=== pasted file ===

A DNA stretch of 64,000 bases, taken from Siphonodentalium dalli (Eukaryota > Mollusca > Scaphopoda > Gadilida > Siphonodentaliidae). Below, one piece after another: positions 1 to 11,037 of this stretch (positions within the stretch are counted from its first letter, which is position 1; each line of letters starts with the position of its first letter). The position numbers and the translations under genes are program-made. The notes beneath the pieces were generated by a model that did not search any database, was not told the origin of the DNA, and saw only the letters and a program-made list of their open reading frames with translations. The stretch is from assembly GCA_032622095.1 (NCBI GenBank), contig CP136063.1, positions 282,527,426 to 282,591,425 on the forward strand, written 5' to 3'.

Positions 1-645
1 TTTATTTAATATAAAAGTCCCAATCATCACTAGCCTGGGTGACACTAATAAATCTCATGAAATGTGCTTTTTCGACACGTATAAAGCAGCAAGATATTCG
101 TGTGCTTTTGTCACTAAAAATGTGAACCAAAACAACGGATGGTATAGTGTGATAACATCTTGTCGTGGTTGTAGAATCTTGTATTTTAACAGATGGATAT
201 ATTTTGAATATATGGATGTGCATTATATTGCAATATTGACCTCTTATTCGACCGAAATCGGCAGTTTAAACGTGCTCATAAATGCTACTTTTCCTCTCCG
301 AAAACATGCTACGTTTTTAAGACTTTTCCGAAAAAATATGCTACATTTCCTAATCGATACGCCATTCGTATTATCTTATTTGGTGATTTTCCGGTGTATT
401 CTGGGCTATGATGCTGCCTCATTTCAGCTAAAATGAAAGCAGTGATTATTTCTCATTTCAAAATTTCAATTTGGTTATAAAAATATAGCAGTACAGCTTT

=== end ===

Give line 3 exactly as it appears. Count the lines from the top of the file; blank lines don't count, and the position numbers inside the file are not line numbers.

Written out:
1 TTTATTTAATATAAAAGTCCCAATCATCACTAGCCTGGGTGACACTAATAAATCTCATGAAATGTGCTTTTTCGACACGTATAAAGCAGCAAGATATTCG